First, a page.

Professor of Statistical Epidemiology and Genomics
Phone: 024 765 72827
Office: (Mathematical Sciences) MB5.16
Warwick Centres and GRPs
Vacancies and Opportunities
For PhD and postdoctoral opportunities, and interest in potential collaborations, please contact me at the above email address.
My research is concerned with understanding the way bacterial pathogens evolve, spread and cause disease. I have analysed both epidemiological and genomic data from a wide range of bacteria. A key aim is to develop new bioinformatics and statistical methods that can handle the very large amounts of data made available by novel high-throughput sequencing techniques.
I have worked on a wide range of bacterial pathogens, especially those causing healthcare associated infections (eg Clostridium difficile and Staphylococcus aureus ) and gastrointestinal infections (eg Salmonella enterica, Bacillus cereus, Campylobacter jejuni and Helicobacter pylori).
My work often requires to develop new statistical methods of analysis, which I release as open source software in the hope that they will be useful to other researchers. Click here for a list of free software tools I have developed or contributed to.
Research: Technical Summary
My research is focused on the analysis of genomic data in order to improve our understanding of bacterial evolution, epidemiology, ecology and pathogenicity. A key aim is to develop new bioinformatics and statistical methods that can handle the very large amounts of data made available by novel high-throughput sequencing techniques.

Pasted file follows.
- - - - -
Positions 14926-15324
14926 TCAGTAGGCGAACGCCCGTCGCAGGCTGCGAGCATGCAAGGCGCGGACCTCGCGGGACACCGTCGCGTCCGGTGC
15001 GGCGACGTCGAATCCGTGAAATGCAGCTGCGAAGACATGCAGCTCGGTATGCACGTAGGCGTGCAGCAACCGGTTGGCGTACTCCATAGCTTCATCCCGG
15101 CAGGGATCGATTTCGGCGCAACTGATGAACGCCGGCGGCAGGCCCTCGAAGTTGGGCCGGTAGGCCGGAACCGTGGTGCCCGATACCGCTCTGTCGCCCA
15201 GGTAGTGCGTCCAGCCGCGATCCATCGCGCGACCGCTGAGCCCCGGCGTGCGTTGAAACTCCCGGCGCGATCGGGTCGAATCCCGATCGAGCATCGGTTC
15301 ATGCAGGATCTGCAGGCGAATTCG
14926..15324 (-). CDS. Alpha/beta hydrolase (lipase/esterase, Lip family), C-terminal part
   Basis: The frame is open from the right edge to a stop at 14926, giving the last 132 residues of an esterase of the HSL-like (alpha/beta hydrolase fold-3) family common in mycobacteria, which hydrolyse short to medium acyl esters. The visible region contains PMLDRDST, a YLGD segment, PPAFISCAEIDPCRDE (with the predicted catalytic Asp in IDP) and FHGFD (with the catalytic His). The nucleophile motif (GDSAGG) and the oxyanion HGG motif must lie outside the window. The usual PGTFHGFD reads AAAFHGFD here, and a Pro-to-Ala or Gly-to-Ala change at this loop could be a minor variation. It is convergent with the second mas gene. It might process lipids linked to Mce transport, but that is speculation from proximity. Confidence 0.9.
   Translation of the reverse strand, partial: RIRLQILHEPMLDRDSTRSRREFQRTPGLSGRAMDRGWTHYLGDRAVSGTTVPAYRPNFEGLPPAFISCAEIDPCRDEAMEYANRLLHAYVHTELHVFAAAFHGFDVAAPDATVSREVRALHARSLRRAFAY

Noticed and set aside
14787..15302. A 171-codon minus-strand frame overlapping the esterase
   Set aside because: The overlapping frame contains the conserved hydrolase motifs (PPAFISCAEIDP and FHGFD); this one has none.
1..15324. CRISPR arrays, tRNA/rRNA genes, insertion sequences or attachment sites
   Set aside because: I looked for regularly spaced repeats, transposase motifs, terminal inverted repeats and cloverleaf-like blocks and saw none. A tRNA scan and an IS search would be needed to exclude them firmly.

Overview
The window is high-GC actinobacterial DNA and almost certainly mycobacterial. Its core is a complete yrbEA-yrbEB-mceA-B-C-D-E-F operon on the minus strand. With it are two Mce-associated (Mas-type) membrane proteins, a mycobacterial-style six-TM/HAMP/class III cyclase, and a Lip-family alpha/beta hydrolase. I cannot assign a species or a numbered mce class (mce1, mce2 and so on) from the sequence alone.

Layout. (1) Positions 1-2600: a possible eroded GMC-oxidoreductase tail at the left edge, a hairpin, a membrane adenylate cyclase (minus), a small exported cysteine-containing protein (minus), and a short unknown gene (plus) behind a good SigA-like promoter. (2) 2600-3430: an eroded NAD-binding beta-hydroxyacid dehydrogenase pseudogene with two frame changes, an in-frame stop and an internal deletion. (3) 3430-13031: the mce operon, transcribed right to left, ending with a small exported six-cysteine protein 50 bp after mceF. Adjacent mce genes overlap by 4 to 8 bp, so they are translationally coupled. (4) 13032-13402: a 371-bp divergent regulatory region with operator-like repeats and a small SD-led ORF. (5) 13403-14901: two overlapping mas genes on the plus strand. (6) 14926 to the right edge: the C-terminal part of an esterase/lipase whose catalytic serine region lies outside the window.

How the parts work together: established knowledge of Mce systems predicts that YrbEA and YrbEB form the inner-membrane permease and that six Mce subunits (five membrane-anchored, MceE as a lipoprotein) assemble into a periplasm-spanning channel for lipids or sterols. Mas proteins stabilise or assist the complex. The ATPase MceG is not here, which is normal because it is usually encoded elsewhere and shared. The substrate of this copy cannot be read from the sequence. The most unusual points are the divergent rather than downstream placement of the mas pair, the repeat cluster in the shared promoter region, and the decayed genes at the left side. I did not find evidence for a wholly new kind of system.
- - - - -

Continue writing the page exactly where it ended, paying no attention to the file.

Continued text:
Because of the interdisciplinary nature of my work, I have broad interests in a variety of subjects, including theoretical topics such as mathematical population genetics, Bayesian statistics or Monte-Carlo methods, and biological topics such as bacterial evolutionary processes or pathogen epidemiology.
I share my time equally between the School of Life Sciences and the Department of Statistics. I am also a member of the Zeeman Institute for Systems Biology & Infectious Disease Epidemiology Research (SBIDER).
I lead the Health Protection Research Unit in Genomics and Enabling Data which is funded by the National Institute for Health Research (NIHR) for 2020-25. This project is a partnership between the University of Warwick and the UK Health Security Agency, in collaboration with the Centre for Genomic Pathogen Surveillance and the University of Cambridge. Our aim is to provide the methodological backbone required to improve national public health using large scale genomic and epidemiological data.
- 2018-present: Professor of Statistical Epidemiology and Genomics, School of Life Sciences and Department of Statistics, University of Warwick
- 2012-2018: Senior Lecturer, School of Public Health, Imperial College London
- 2010-2012: Leadership Fellow, Department of Statistics, University of Oxford
- 2007-2010: Research Fellow, Department of Statistics, University of Warwick
- 2004-2007: Doctorate in Statistical Genetics, Department of Statistics, University of Oxford